Omega imbalance can make obesity 'inheritable': study
Overeating combined with the wrong mix of fats in one's diet can cause obesity to be carried over from one generation to the next, researchers in France reported Friday.
Omega-6 and omega-3, both polyunsaturated fatty acids, are each critical to good health.
But too much of the first and not enough of the second can lead to overweight offspring, the scientists showed in experiments with mice designed to mirror recent shifts in human diet.
Over the last four decades, the ratio of omega-6 to omega-3 in a typical Western diet has shifted from a healthy five-to-one to 15-to-one in much of Europe, and up to 40-to-one in the United States.
In the breast milk of American women, the average ratio has gone from six-to-one to 18-to-one.
Earlier studies have established a link between such imbalances and heart disease.
But "this is the first time that we have shown a trans-generational increase in obesity" linked to omega intake, said Gerard Ailhaud, a biochemist at the University of Nice-Sophia Antipolis and main architect of the study.
"Omega six is like a fat-producing bomb," he told AFP by phone.
Experts differ on whether obesity is more importantly due to the percentage of fat in one's diet or the sheer amount of calories consumed.
The findings, published in the US-based Journal of Lipid Research, add yet another dimension to the debate, and could shed new light on the obesity epidemic that has swept across the globe, mainly in rich nations.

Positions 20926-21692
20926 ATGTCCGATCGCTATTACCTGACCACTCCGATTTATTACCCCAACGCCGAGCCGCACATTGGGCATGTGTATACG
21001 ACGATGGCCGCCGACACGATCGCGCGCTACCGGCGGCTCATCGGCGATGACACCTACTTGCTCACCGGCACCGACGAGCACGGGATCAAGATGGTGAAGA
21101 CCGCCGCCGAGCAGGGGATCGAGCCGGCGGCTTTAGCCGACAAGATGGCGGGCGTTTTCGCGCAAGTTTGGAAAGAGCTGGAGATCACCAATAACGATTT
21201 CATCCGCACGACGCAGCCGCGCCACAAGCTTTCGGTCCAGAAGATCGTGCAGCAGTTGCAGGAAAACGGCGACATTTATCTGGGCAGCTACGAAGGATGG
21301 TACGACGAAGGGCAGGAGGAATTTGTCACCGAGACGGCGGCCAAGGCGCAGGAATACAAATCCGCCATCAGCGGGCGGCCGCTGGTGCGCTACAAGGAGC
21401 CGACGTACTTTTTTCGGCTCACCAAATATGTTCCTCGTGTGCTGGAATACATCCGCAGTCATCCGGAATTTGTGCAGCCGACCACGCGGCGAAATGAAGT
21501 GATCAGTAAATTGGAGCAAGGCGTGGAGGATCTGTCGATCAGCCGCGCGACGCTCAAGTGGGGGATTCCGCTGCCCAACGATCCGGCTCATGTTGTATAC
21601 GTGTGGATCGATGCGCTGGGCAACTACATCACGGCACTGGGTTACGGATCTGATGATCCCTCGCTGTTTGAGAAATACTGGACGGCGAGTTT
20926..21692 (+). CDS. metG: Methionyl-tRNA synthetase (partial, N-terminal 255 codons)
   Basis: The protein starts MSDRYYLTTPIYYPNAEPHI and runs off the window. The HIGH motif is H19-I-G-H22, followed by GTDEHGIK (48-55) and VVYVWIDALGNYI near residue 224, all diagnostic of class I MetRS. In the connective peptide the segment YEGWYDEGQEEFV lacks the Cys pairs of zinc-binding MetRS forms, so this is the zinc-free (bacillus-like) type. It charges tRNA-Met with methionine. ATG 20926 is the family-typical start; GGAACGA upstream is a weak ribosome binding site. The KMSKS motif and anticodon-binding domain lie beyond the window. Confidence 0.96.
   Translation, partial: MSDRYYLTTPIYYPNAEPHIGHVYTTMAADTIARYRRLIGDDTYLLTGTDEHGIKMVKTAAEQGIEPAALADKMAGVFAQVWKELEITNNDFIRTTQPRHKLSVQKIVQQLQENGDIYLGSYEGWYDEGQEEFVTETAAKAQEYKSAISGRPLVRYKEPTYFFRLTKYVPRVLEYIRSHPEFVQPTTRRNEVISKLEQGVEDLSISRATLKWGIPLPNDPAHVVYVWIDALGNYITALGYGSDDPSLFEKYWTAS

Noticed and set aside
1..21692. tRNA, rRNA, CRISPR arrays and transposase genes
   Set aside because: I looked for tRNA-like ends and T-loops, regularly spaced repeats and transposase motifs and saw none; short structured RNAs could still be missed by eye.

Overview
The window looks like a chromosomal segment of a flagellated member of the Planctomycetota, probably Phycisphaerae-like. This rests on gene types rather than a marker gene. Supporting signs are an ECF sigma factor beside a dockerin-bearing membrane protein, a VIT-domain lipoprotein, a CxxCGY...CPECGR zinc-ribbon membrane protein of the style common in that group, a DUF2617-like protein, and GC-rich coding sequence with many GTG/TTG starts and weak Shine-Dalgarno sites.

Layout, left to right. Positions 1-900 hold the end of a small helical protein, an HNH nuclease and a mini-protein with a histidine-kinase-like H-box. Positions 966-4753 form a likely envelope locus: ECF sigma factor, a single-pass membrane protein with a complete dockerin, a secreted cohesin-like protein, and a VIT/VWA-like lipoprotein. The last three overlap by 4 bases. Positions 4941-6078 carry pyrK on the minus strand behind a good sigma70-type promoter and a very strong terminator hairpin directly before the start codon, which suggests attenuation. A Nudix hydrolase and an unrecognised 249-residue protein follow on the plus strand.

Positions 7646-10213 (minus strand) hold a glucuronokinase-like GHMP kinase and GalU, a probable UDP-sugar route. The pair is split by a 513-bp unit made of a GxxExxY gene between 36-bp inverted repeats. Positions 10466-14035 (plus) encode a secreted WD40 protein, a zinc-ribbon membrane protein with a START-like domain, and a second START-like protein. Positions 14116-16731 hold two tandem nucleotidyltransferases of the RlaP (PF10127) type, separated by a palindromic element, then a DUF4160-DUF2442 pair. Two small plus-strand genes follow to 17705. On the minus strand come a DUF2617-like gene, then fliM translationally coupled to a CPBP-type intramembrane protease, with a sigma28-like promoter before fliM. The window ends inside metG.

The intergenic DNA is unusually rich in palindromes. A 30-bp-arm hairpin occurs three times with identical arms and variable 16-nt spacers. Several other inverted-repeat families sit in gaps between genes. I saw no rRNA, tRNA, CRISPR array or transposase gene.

They also suggest that persistence within families of health-threatening weight gain -- while not genetic in origin -- may not be entirely due to environmental factors either.
The link between omega imbalance and obesity "is probably epigenetic," said Ailhaud, referring to the complex process whereby the information in genes is translated into chemical activity.
"The genome and the DNA of the rodents has not been modified, but these factors can influence the way in which certain genes are expressed."
In the experiments, four generations of mice were fed a 35-percent fat diet with the omega imbalance now found in much of the developed world.
The result was progressively fatter mice at birth, generation after generation.
The rodents also developed insulin-resistance, a telltale symptom for diabetes 2, one of the most common -- and debilitating -- consequences of obesity in humans.
The equally undesirable increase in omega-6 and drop in omega-3 can be partly explained by the change from grass-fed to grain-fed livestock, Ailhaud explained.
Grass is rich in omega-3. "But to increase productivity, feed was shifted to grain meal, especially corn, which contains a high concentration of omega-6," he said.
Adding a small quantity of flaxseed oil to animal feed could help restore a healthy omega balance in meat and dairy products, he added.
There are three types of fatty acids -- saturated fats, monounsaturated fats and polyunsaturated fats.
In France, health authorities recommend that fat intake should between 30 and 40 percent of calories consumed, while the US Food and Drug Administration suggests a range of 20-to-30 percent.
Both governments agree that most of that intake should be from polyunsaturated and monosaturated fats such as fish, nuts and vegetable oils rather than the saturated fats found in red meat and dairy products.
© 2010 AFP